What about "most wins in the 1980s"? Overrated, yes. But how about this: most AL wins in the DH era:
1. Clemens: 316
2. Mike Mussina: 270
3. Morris: 254
I get the skepticism. The high ERA. The Dennis Martinez-like career numbers. I don't buy into the idea that Morris "pitched to the score." I do buy into the idea that Morris prided himself on a hard-headed determination to stay in the game as long as he could, fatigue and score be damned. There have been 123 pitchers who pitched at least eight innings 100 times or more since 1961. Morris has the highest ERA in those games among those 123 pitchers (2.38).
He didn't dominate with stuff. Appropriately enough in that 1991 game, he seemed to pitch out of the stretch all night. His value comes mostly from reliability and length -- and not as just another "innings eater" but as an undisputed ace. It's not an easy call on Morris, who has one more year on the ballot if he does not get in this year. If you want the impressive peripherals, he's not your guy. But if you manage a major league team, in any era, yes, he is a Hall of Famer.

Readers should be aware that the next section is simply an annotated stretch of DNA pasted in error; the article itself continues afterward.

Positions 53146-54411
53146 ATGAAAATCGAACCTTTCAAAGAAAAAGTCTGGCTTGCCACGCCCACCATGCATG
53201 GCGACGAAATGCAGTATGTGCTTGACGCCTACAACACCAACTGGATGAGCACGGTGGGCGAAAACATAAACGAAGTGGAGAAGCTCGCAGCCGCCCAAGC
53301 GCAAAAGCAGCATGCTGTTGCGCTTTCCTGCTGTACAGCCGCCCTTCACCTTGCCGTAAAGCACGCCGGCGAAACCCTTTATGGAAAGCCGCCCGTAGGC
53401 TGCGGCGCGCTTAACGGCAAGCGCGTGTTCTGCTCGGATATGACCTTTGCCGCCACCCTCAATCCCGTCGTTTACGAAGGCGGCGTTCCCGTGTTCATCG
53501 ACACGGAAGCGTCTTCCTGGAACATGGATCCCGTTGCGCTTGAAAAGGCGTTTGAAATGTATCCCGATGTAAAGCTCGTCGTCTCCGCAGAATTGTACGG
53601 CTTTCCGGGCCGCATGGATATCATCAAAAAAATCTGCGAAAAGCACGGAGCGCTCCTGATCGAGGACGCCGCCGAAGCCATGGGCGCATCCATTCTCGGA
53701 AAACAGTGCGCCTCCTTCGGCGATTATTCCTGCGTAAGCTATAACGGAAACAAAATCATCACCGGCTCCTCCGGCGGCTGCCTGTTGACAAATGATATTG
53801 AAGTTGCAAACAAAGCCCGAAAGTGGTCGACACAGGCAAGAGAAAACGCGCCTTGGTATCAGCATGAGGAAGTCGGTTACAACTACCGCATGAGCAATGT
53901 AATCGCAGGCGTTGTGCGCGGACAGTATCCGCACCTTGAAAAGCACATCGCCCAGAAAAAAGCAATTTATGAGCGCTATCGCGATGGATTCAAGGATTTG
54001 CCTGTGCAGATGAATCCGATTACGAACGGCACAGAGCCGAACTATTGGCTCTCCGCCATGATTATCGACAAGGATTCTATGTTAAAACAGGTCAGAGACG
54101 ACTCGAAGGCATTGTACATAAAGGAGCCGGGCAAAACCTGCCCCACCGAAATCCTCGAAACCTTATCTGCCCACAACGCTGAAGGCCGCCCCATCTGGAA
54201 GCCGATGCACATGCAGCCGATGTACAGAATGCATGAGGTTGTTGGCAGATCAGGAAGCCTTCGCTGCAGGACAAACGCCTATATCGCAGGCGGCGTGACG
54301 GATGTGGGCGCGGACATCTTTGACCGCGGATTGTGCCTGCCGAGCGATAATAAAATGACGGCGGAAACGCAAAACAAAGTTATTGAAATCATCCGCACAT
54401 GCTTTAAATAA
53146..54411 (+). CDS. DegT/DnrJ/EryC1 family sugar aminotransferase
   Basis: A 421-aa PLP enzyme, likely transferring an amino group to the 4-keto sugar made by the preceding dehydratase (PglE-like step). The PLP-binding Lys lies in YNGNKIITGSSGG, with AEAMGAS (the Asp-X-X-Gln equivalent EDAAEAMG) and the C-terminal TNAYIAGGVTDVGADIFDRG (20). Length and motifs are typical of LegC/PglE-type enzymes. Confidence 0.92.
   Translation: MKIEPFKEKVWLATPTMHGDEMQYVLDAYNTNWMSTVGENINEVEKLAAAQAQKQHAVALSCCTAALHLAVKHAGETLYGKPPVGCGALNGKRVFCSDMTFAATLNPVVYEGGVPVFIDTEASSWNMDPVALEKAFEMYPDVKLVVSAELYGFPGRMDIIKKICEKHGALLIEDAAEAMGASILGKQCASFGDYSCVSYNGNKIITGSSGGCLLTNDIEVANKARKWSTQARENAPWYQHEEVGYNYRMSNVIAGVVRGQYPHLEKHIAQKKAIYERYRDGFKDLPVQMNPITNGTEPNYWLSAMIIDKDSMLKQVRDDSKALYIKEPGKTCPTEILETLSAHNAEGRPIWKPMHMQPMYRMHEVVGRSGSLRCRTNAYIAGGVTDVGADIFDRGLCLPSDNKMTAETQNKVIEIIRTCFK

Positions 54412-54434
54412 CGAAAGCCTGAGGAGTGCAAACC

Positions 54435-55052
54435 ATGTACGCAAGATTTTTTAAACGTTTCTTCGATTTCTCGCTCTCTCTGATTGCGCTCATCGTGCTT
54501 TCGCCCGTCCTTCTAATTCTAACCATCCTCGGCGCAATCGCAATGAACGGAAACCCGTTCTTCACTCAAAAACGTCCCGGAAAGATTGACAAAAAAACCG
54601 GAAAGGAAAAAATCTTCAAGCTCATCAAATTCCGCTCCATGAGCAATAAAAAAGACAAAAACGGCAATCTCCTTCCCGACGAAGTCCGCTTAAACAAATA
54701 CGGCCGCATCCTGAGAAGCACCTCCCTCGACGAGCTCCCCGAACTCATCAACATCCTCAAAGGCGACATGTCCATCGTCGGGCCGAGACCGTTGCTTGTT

He has 3,000 hits so he must be a first-ballot Hall of Famer, right? He does compare closely to Robin Yount:
Not so fast. Yount did get elected on the first ballot -- but barely so. He needed 373 votes for election and received 385. Biggio is a slightly worse candidate than Yount if only because his on-base skill was inflated by his creative use of an elbow pad (he was hit by pitches only 36 times in his first seven years, and then 205 in the next nine) and because his career numbers were themselves padded as a below average player. More than a third of his career hit total occurred in the eight years after he turned 33, when he batted .266 and posted a 95 OPS+. Criticized for hanging on too long, Biggio, to his credit, kept himself fit enough to play such a long time.